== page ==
At this point, the team takes one of the two options outlined near the top of this post. Either Bullard shoots it (and Newcastle’s keeper collects it without too much fuss.) or we go to option B, which is where things get interesting.

(Still with me?)

We pick a side. Let’s say right. So Bullard passes either to Andreason or to McBride/Johnson.

If he passes to Andreason, things look like so.






Konchesky drops back a little bit to provide weak side cover, the right side striker will come up a little bit to show for the ball, Andreason has moved in a step to receive the pass, and Stalteri is coming up on the flank ready to overlap.

Now, traditionally, Andreason would make for the byline to try to cross the ball. But in our system, Andreason is either going to cut inside, and then play Stalteri through for the cross, or dump the ball down to Johnson or McBride who will then complete the triangle to Stalteri for the cross. If it’s Johnson, everyone calls him a coward and says he’s not good enough at this level and is a waste of space/human life, if it’s McBride, we praise his field awareness: either way the result is the same. A fullback, in the corner with the ball ready to cross.

But the real question is why? Why rely on our overlapping fullbacks to provide width? Why not play Davies on the right and Dempsey on the left, drop Murphy and throw Andreason in the center? Why not cross the ball with 0ur wingers like good old-fashioned Englishmen? Why insist on slowing the game down?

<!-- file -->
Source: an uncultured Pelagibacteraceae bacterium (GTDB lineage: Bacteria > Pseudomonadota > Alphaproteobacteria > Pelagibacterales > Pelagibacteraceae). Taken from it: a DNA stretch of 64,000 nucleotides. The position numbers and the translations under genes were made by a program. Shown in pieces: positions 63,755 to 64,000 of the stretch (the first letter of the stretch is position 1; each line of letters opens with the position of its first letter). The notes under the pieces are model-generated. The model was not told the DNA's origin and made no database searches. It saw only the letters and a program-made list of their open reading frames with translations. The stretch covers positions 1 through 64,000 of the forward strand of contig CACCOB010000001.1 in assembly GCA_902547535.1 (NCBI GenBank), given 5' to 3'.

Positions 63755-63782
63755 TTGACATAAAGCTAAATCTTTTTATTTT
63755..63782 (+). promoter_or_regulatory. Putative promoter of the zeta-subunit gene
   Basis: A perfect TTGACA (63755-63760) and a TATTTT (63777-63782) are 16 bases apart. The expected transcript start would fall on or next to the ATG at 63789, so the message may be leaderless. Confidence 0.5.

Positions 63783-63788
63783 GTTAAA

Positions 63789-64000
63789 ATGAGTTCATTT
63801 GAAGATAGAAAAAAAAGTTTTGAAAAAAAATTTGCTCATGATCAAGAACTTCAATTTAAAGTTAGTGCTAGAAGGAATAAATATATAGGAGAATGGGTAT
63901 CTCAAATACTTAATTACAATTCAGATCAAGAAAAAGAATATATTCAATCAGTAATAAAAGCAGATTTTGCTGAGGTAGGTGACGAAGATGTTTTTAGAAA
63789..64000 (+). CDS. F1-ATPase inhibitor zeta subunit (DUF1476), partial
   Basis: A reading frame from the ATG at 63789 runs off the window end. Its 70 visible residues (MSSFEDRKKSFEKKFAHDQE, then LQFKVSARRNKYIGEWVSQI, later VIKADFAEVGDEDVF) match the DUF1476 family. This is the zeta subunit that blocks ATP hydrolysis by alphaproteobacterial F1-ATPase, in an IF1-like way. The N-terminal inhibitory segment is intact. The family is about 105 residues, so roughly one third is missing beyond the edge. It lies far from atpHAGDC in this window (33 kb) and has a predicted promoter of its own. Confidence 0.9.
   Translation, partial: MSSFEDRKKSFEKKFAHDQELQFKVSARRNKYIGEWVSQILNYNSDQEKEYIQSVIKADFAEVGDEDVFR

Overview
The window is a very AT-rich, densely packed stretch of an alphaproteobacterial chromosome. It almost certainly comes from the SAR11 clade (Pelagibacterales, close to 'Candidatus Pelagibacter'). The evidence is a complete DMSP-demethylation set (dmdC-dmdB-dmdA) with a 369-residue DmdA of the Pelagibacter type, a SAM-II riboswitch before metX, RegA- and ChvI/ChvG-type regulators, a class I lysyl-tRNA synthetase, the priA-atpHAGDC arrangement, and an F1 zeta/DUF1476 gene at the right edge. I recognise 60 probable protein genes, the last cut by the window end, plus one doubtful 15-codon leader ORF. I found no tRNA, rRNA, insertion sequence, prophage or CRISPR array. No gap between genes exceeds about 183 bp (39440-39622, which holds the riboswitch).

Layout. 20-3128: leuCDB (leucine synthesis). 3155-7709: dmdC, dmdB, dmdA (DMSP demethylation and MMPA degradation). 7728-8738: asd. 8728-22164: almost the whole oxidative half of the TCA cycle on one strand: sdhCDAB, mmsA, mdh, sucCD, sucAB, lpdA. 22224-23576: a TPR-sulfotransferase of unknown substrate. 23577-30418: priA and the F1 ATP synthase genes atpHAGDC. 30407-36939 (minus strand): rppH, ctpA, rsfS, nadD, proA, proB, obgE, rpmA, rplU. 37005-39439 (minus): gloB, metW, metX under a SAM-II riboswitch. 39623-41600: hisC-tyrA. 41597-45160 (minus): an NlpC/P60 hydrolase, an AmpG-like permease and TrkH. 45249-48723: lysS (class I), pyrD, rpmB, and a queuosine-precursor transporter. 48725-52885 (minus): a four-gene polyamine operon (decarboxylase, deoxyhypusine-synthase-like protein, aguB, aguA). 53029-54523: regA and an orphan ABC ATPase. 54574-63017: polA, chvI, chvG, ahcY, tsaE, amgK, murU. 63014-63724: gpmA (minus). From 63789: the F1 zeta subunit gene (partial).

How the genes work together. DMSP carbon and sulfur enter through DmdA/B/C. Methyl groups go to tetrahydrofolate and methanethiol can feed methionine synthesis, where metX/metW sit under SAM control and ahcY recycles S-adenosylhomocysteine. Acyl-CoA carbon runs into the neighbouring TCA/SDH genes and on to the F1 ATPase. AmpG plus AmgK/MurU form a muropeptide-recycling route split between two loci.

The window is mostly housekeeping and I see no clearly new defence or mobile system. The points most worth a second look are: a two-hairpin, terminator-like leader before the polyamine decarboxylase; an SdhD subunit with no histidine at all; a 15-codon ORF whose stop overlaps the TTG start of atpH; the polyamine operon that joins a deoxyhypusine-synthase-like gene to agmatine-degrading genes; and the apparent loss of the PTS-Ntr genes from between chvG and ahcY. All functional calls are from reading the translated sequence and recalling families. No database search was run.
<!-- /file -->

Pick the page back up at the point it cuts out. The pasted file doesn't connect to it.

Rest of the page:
Well I dunno. But let’s look at what happens inside the box using both techniques.

If Andreason makes it to the goaline what happens?

The strikers will theoretically attack the ball, one of them coming in for the near post, one ghosting in at the far post, with Simon Davies coming into the area from the opposite wing and maybe Bullard or Murphy making a late clean up run into the top of the area.

If Stalteri makes it to the goaline, the same thing happens, except Andreason can also enter into the box. Maybe attacking that near post, maybe cutting across McBride’s run to the near post and popping up into the center. Maybe he sits in that dangerous area at the corner of a theoretical 12 yard box, where Stalteri can cut the ball back to him, and he can lay it off for a Bullard pile driver, shoot low for the near corner, or float the ball to the back post.